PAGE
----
As the 2018 season wore on, much was made about the league-high 91.3% of the offensive snaps that second-year running back Christian McCaffrey was on the field for during the season – that number was even higher before the transcendent running back sat out almost the entirety of Week 17. While Ron Rivera wasn’t unhappy with the results that the high workload for their bellcow resulted in – a franchise record for total yardage, the most receptions for a running back in NFL history and a second-team All-Pro nod – he realizes that getting McCaffrey some plays off will be important going forward.
While the amount of touches doesn’t bother Rivera – McCaffrey had 82% of the team’s running back touches even after sitting out most of that final Saints game – getting McCaffrey a breather on plays he won’t be touching the ball is at least being acknowledged by Rivera as a need heading into 2019.
“Understanding what Christian did last year, how many reps he played, that’s something we do have to be concerned with,” Rivera said recently. “Him touching the ball was no concern, it was just the extra plays.”
“So we have to look at that and find a way to take that load from him.”
While many are quick to point out that CJ Anderson could have taken some of those snaps last season – that wouldn’t be a false statement – if Rivera is serious about finding someone to take carries and plays away from McCaffrey, they’re going to have to add someone to the roster. While there are multiple draft options that would make sense, should the Panthers choose to use some of their very limited cap space – they’d likely be looking for players who are making a million dollars or less as they have the second-least amount of cap space in the NFL until Matt Kalil’s post-June 1st release which will grant them an additional $7.25m on June 2nd.
However, one thing to remember is that the way the cap is calculated, when the Panthers make a signing, they’ll be gaining the cap room from whichever player that signing is replacing in the “Top 51” – so a $1m contract only costs the Panthers $450k in cap space if the lowest contract is $550k; so while there’s not a lot of room to work with, there are some players that fit into the category of “available, cheap, capable and offering at least some upside” – expect the Panthers to add at least one more running back before off-season activities begin as Reggie Bonnafon and Elijah Hood are the only RBs on the roster behind McCaffrey as it currently stands.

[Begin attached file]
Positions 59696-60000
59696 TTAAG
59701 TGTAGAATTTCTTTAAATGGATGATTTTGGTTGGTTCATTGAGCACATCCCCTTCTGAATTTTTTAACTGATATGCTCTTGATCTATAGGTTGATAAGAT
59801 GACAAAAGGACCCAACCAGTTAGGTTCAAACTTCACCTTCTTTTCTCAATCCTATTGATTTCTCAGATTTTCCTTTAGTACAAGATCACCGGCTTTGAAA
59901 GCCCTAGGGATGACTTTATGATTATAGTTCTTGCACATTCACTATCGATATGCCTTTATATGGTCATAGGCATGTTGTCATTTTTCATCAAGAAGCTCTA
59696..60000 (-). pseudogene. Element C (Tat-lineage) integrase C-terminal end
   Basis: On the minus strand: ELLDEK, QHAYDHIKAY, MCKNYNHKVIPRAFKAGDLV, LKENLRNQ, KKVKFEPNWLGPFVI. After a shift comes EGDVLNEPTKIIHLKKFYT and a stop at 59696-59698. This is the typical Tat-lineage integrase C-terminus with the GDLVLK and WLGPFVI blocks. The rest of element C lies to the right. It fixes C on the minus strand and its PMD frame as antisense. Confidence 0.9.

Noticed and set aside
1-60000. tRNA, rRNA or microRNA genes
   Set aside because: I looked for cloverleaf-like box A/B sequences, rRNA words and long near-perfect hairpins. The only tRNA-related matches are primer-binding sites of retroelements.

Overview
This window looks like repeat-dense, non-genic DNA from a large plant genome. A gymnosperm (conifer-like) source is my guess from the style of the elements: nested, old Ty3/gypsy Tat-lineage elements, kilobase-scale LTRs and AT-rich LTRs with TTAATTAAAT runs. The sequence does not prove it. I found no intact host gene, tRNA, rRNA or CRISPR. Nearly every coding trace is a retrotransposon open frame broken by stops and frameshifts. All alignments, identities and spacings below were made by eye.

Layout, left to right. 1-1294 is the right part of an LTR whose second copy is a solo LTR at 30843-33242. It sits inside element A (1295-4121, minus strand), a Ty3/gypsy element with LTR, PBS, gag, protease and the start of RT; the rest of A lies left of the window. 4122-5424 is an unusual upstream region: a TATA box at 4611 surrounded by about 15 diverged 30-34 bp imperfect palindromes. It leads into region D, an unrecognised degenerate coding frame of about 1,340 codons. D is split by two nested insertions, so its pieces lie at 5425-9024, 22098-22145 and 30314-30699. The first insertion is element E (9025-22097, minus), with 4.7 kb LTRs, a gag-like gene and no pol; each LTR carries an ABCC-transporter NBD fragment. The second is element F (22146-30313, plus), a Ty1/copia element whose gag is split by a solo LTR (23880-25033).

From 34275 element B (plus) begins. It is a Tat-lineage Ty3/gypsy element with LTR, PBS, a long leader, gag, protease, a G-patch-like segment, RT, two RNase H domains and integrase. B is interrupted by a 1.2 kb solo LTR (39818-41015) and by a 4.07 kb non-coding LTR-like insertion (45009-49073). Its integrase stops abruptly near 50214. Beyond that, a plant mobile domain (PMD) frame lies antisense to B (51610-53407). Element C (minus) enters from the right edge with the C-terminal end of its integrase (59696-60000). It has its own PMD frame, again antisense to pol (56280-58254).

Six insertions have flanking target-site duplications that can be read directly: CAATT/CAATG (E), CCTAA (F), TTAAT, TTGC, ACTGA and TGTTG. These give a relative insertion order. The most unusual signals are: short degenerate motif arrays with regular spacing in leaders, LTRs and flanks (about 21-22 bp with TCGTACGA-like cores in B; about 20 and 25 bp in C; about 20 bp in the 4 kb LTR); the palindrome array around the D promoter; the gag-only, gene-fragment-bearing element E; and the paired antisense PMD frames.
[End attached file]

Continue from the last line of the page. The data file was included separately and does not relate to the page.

These names may not be as exciting as Le’veon Bell – or even Matt Paradis – but they’re likely the aisle Marty Hurney and the Panthers will be shopping on for the rest of the spring.
As Vincent Richardson suggested in his piece regarding realistic free agent targets, Morris makes a lot of sense – and an extra month on the market, particularly in one that still has many other running backs available, may make his contract numbers even more palatable. Here’s what Richardson had to say about Morris:
“While definitely past his prime at 30 years old, Morris was once again effective as a rotation piece in San Francisco, averaging 3.9 yards per carry on 111 carries with a couple of scores and even a handful of receptions. Given that he is likely to be available for around the $790,000 figure he played for last season, what Morris offers is highly affordable depth. Additionally, he is a far better fit with McCaffrey than Artis-Payne was, as a more natural downhill runner, with the red zone offerings a natural path to carries behind CMC. This isn’t a signing that is likely to make a huge splash, but it would make a lot of sense.”
The Panthers paid CAP $746k to back up McCaffrey last season, it seems fair to assume they’d pay Morris that same amount in 2019.
While Yeldon may not have lived up to the second-round pick the Jaguars spent on him, he has always been a solid receiving option out of the backfield – he’s never had less than 30 receptions in a season and had his career high with 55 last season even as the Jags made him a healthy scratch the final two weeks of the year with his time in Jacksonville coming to an end – the team also made the 25-year old inactive the first six games of 2017 after drafting Leonard Fournette fourth overall to replace him in the backfield.
If the goal is truly as Rivera stated at the scouting combine and the Panthers aim to find a running back with a similar skillset to McCaffrey, Yeldon certainly fits that bill – and with his age and draft pedigree, he carries a certain amount of upside as well.
With Martin entering the next stage of his career at 30 years old, he may be looking to sign on a short deal as a backup as opposed to looking for a starter’s role elsewhere – much like CJ Anderson did last season and Martin himself did with the Raiders in 2018; when Marshawn Lynch went down with an injury, Martin filled in and averaged over four yards per carry for the second half of the season and capped the campaign with back-to-back 100-yard efforts. Martin signed with the Raiders for $1.475m last season, if he’s still available in a month, that price may be even lower – certainly the right number for a backup that could step in and perform should McCaffrey go down with an injury or provide some respite for him when he needs the occasional play off.
Other Names To Consider: Isaiah Crowell, Benny Cunningham, Ty Montgomery, Alex Collins, Taiwan Jones